The baby boom generation always makes good headlines. This is true of a recent Wall Street Journal article which, if read quickly, suggests that older baby boomers are relocating at a feverish rate. This would be very important for seniors’ housing.
Such an increase in migration in the older cohorts would be extremely important and relevant for many aspects of the American economy, but especially for seniors’ housing developers and operators. The conclusion drawn by the WSJ article is just not correct, and probably just the opposite is true.
The article headline includes the phrase, “…retirees on the move.” One of the lead graphics shows the percentage change in the number of US residents reporting that they have relocated in the past 12 months. This chart seems to show that the 65+ age cohort is moving at a far higher rate than the other age groups. But alas, this chart is only showing the rate of change from 2006 to 2016, not the overall number of households which relocated.
Source: @WSJ, h/t Paul Menestrier; Read full article
The WSJ article is built around American Community Survey recently released by the US Census Bureau. The American Community Survey contains a tremendous amount of useful information, but the conclusions drawn by the WSJ article about the migration of older cohorts in America is misleading. The migration of older Americans has significant implications for many parts of the economy, not the least of which is the seniors’ housing, elder care services and health care sectors.
Looking carefully at the data tables in the American community survey, it is clear that the actual numbers of individuals or households in the 65-74 and 75+ age groups who are relocating is modest.
|Total||Moved; within same county||Moved; from different county, same state||Moved; from different state||Moved; from abroad|
|Estimate||Margin of Error||Estimate||Margin of Error||Estimate||Margin of Error||Estimate||Margin of Error||Estimate||Margin of Error|
|Population 1 year and over||319,361,956||+/-30,974||8.30%||+/-0.1||3.20%||+/-0.1||2.40%||+/-0.1||0.70%||+/-0.1|
|65 to 74 years||28,681,808||+/-19,519||3.20%||+/-0.1||1.30%||+/-0.1||1.30%||+/-0.1||0.40%||+/-0.1|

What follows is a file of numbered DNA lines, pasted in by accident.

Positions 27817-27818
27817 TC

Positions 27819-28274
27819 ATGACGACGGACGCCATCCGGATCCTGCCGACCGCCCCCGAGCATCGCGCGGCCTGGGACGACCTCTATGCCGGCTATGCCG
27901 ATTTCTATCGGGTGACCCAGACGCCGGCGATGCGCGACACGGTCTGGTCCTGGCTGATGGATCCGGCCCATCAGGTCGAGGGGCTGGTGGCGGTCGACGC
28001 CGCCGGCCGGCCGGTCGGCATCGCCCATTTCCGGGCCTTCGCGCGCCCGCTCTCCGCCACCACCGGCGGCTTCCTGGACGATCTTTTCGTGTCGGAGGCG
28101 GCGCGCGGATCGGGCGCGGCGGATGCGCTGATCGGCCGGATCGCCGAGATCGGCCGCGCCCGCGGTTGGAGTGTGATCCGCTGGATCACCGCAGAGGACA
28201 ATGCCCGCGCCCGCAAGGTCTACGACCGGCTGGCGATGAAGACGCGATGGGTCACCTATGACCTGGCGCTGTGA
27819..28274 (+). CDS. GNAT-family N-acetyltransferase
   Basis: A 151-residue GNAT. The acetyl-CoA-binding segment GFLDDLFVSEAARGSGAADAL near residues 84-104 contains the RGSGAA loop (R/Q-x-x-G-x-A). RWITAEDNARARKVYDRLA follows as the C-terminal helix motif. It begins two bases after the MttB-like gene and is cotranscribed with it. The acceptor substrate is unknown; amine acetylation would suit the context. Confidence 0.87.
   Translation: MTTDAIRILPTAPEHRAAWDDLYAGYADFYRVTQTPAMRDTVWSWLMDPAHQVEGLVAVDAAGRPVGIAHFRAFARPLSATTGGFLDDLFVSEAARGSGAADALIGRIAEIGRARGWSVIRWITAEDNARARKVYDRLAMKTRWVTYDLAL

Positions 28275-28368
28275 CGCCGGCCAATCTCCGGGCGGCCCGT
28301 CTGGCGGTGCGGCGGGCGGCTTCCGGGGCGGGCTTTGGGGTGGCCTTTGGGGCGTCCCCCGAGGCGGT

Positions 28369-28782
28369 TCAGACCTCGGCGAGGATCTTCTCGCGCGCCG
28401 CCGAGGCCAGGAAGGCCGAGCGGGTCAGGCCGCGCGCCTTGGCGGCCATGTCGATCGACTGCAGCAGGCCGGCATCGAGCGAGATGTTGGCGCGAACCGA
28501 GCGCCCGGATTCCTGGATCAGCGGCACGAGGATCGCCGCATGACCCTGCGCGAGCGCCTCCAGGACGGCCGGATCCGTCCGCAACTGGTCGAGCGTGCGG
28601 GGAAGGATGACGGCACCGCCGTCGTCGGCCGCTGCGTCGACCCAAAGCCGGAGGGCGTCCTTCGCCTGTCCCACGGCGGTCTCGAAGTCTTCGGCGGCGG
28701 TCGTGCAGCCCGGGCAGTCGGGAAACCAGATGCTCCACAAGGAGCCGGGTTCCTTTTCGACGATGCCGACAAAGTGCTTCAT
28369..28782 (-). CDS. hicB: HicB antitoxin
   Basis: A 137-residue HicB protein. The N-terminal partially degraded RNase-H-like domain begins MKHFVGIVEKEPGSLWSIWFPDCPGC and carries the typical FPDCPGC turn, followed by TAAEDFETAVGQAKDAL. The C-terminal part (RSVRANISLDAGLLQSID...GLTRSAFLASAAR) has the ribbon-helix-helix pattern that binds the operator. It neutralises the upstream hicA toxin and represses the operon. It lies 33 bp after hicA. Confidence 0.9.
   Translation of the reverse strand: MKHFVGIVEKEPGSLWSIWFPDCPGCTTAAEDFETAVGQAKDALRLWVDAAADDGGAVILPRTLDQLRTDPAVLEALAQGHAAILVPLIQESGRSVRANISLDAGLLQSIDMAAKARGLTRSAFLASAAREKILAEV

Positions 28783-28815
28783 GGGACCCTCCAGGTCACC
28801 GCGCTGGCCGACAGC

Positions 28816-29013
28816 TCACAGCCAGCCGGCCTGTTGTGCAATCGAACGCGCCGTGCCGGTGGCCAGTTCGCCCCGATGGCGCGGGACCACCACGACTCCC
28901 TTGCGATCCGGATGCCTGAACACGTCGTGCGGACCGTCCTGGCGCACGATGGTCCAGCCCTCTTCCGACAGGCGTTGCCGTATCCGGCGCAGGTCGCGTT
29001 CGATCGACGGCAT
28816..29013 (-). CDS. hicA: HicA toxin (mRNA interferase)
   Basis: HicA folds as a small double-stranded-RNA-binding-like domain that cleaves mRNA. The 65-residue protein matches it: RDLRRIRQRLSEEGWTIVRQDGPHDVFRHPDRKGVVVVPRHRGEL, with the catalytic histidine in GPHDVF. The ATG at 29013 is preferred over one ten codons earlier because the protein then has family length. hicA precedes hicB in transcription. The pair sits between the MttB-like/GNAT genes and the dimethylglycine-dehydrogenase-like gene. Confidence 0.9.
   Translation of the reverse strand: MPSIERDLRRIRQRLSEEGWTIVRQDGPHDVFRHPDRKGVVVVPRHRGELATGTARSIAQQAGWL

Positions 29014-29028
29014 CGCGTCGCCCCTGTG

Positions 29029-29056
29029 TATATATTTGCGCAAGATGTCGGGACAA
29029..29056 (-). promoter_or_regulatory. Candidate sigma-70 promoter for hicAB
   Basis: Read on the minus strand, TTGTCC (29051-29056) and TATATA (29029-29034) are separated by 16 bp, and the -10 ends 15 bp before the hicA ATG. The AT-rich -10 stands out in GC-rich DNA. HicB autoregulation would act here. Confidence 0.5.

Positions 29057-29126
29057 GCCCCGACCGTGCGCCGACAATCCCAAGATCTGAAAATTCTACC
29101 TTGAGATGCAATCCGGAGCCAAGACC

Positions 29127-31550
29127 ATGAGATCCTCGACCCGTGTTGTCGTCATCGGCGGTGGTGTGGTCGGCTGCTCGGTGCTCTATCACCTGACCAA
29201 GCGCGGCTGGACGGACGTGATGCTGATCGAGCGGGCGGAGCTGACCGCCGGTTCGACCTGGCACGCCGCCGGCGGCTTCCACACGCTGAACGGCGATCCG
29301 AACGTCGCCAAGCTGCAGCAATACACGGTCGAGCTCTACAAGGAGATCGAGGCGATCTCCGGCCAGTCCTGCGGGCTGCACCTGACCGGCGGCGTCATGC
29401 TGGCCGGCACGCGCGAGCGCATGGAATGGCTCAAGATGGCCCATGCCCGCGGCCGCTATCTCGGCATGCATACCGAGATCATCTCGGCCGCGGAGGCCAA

|75 years and over||20,533,357||+/-15,356||4.30%||+/-0.1||1.50%||+/-0.1||1.10%||+/-0.1||0.30%||+/-0.1|
And the percentage of the older cohorts who are migrating is less than was previously reported. The landmark study, Retirement Migration in America by Charles F. Longino estimated interstate migration of the 65+ cohort at approximately 9%, which is, overall, twice the rate reported by the American Community Survey.
Migration of older cohorts is an important factor in determining the feasibility of seniors’ housing developments, such as assisted living. Distorted information about the migration of older cohorts will make market analysis and assisted living feasibility studies all the more challenging.
Paradox of Language
Another interesting internal paradox in the WSJ article is the use of the word “retiree.” The article describes the population 65 and older as “retirees” while in the same article, the author shows (correctly) that the workforce participation rate among older cohorts is increasing significantly.
The workforce participation rate among the 60+ age cohorts have increased 1.5 to 2.5 percentage points while the younger age cohorts’ workforce participation rates have decreased. This insight is extraordinarily important for communities and service providers focusing on the needs and/or desires of these older cohorts. The “retirees” are working more, and (contrary to a conclusion of the WSJ article) relocating less.
Just the Facts
For over 25 years, Stackpole & Associates has specialized in securing intelligent answers to our clients’ the most important questions. To learn more how Stackpole & Associates can help you and your organization discern fact from fiction, please contact Irving Stackpole at +1-617-739-5900 extension 11, or email email@example.com.